Fear Factory


Written by: PP on 07/10/2005 04:42:16

In its essence, metal is divided into two parts: Dense and Heavy. It's easy to confuse them together, but they're used to describe two entirely different styles. For instance, Tool's, The Dillinger Escape Plan's or even Metallica's styles are dense; their compositions are full of substance and need to be digested before they can be truly understood. Heavy, on the other hand, needs no digestion - it's just striking, powerful guitar riffs pounded down one after another without other significance than creating as much noise as possible. Nevertheless, no one wants to be listening to dense music all the time.

Fear Factory's eighth studio album "Transgression" belongs to the latter category. Regardless of its references to nu-metal, it is heavier than 90% of metal albums out there (while keeping in mind what I said about density & heaviness). The opening track, "540,000 Degrees Fahrenheit", is one of those that would force you to commit suicide during a hangover. Ear-bruising guitars provide the perfect contrast to their trademark high, faded out vocals, that sound ever so delicate on top of the hammering guitars. The second song, "Transgression", will most certainly be the live favorite with it's dozen "I hate..." lines, guaranteed to bring thousands of fists into the air. Likewise, crushing, thrashy "Spinal Compression" provides the perfect background music to a tank squad in the midst of war.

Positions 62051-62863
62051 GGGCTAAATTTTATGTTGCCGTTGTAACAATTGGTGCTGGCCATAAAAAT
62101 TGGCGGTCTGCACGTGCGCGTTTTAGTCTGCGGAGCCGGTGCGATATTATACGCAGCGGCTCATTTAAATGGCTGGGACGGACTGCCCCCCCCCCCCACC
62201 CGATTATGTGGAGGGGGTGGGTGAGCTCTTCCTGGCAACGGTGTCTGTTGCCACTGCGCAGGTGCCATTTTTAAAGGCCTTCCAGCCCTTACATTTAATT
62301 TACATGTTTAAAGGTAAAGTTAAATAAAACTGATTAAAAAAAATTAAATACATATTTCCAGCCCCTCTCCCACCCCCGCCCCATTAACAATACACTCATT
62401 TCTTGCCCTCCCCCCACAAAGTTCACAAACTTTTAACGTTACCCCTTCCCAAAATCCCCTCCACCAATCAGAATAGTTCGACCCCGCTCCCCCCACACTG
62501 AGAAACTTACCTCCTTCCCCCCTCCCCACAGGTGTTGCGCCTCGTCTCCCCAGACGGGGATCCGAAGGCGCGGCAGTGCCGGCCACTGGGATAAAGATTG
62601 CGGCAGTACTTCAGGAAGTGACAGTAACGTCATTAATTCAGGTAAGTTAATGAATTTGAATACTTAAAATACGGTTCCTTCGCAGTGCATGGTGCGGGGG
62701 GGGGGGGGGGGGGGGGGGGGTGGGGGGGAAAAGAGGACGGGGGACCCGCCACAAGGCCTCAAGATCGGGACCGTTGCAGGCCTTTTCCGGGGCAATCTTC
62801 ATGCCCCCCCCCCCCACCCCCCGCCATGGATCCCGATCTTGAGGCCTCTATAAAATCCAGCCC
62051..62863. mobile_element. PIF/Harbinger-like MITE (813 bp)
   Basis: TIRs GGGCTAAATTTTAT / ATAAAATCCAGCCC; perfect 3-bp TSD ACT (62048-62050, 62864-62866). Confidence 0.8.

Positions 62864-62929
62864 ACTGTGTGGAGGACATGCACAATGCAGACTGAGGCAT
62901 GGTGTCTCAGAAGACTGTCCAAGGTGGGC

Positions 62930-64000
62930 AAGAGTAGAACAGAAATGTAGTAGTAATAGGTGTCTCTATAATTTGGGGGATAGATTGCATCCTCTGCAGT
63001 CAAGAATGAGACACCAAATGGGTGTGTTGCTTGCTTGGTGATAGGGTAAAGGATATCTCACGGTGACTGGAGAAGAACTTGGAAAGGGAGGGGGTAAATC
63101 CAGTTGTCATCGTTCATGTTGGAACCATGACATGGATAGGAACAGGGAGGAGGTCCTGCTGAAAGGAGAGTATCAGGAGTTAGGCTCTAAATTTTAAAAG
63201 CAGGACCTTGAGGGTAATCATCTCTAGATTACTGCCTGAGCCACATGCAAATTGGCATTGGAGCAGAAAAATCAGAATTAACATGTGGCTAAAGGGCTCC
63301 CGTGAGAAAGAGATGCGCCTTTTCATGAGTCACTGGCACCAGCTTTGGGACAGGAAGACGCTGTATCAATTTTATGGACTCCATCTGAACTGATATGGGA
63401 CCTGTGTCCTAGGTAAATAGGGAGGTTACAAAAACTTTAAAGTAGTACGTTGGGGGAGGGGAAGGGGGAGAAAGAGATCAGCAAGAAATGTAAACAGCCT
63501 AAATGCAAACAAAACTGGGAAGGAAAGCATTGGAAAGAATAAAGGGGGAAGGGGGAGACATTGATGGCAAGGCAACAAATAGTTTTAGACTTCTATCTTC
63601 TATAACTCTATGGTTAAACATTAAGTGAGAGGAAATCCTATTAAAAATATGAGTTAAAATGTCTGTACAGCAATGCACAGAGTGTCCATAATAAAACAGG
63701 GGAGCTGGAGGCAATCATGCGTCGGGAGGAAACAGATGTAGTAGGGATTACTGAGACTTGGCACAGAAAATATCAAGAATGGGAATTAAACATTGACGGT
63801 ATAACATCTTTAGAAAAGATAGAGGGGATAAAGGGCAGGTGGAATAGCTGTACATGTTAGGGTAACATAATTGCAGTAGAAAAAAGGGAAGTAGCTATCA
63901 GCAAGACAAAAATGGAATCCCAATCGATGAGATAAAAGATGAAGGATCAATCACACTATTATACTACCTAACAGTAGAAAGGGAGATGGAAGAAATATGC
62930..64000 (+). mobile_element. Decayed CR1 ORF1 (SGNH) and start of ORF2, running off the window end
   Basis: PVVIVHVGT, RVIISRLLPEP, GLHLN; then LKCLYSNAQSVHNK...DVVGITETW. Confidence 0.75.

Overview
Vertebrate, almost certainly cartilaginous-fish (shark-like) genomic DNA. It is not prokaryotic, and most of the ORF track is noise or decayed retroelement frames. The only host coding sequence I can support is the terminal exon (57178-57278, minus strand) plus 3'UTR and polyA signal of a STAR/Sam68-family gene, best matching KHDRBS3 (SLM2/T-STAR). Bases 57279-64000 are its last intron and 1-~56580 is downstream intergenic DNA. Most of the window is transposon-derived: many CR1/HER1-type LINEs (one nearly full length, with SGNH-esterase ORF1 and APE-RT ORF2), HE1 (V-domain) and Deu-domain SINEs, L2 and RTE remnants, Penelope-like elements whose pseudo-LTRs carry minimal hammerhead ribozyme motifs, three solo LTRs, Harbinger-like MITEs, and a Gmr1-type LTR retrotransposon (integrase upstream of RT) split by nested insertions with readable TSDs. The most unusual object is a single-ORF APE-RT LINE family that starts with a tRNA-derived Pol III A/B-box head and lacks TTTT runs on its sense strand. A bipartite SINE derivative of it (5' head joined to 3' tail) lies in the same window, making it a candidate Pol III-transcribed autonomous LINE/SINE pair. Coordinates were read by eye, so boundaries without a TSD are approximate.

But "Transgression" just doesn't do it for me. Every song seems to follow the same formula: Pounding guitar intro, screamed out verses, high, faded out vocals during choruses, and...and that's about it. Though the first couple of songs are pretty good, the rest of the album starts repeating itself after a few consequent listens. As I said before, not enough substance.


Download: Transgression, 540,000 Degrees Fahrenheit
For the fans of: Soilwork, Machine Head

Release date 23.08.2005
Calvin Records

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